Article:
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Copyright Law and University Policy
The pressures of academic success can be overwhelming to the conscientious student. Children are ingrained from the earliest ages that each test score will decide their future.
The idea of the “permanent record” looms over them at every academic turn, and this pressure leads directly to the decision by some to cheat. According to a study by the Center for Academic Integrity, it was reported that more than 70 percent of high school students in the United States admitted to serious cheating in 2005 (Paulos, 2007, p. 11).
This staggering number is evidence that academic dishonesty is not a problem relegated to a few bad apples, but it is a widespread epidemic that deserves closer analysis. After all, three out of four U.S. high school students cannot be bad students without regard for academic success.
Quite to the contrary, many of these students who cheat do so because they do care about their academic success and often find themselves struggling to make the grades, rather than learn the material. Even more than the fact that students cheat, is the design of the educational system that puts measuring education above providing one. But, the problem is not an easy one to remedy, especially with all the new methods of cheating available to students.
However, regulations exist not only at the national level, but also at the university level, as copyright laws and academic integrity policies make copying the work of another a serious offense; the only difference between the two is that copyright law seeks to protect the work of its creator for financial reasons, while academic integrity policies are most often designed simply to dissuade or punish students that copy the work of others.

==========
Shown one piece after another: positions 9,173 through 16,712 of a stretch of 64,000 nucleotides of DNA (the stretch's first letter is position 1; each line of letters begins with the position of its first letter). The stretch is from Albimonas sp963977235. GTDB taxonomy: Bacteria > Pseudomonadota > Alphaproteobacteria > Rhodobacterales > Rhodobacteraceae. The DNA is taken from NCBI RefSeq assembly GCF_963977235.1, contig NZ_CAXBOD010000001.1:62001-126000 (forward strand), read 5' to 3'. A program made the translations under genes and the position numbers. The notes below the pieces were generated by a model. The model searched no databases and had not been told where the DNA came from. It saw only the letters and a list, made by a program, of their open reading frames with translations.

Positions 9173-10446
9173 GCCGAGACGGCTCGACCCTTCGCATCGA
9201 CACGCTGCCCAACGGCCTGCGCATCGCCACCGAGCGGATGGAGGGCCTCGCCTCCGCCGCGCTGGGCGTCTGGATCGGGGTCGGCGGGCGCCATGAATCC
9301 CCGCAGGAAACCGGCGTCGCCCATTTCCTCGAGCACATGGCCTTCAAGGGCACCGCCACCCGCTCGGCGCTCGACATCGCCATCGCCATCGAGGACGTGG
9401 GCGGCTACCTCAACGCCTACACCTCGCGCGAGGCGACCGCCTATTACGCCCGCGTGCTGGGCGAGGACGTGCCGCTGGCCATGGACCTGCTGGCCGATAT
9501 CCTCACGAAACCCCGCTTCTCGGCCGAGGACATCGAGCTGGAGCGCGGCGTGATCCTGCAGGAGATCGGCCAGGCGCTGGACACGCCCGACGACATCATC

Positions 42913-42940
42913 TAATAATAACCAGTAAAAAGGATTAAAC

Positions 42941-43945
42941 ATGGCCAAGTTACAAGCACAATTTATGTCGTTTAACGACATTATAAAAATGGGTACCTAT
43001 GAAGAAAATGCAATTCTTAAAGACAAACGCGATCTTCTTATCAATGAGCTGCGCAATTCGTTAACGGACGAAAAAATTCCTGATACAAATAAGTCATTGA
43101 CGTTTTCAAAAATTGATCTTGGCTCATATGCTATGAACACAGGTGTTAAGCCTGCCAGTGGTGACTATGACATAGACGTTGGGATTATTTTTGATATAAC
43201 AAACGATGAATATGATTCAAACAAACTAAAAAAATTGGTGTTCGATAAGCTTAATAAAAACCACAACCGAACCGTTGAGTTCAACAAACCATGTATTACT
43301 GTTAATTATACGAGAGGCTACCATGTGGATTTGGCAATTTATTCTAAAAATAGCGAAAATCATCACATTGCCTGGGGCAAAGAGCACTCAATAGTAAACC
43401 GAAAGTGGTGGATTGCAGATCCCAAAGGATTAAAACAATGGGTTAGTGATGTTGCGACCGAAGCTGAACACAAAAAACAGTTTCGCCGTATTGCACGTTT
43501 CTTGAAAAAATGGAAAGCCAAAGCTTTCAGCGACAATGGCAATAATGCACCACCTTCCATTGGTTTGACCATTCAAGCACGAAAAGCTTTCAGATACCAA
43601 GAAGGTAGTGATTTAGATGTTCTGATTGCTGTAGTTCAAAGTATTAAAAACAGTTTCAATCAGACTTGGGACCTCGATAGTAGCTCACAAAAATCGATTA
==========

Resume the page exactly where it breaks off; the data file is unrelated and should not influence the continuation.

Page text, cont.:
Technology has taking cheating to a level previously unknown in education. The Internet offers students the ability to copy and paste information into a paper, whether a phrase, a paragraph, or a doctoral thesis.
While some students are aware that they are plagiarizing, there are equal amounts that simply do not understand the rules of plagiarism. According to author Sean Price, the rules of plagiarism are not always clear-cut: “Many younger writers make this mistake because they don’t understand plagiarism’s ground rules.
And learning these rules can be confusing… It’s OK to borrow a well-known phrase, like ‘To be or not to be’ and not cite its source. Someone could start a story with, ‘To be or not to be on the swim team.’ That’s simply putting a twist on a famous line, not pretending it’s yours” (Price, 2005, p. 17). Some students also borrow too heavily from a source without meaning to, but ignorance is not an acceptable excuse for lack of academic integrity.
And, for every student who plagiarizes accidentally, there are many more who do so intentionally. For both the unintentional copiers and the deliberate plagiarists, academic policies such as those employed at UMUC attempt to illuminate what is acceptable and what is not.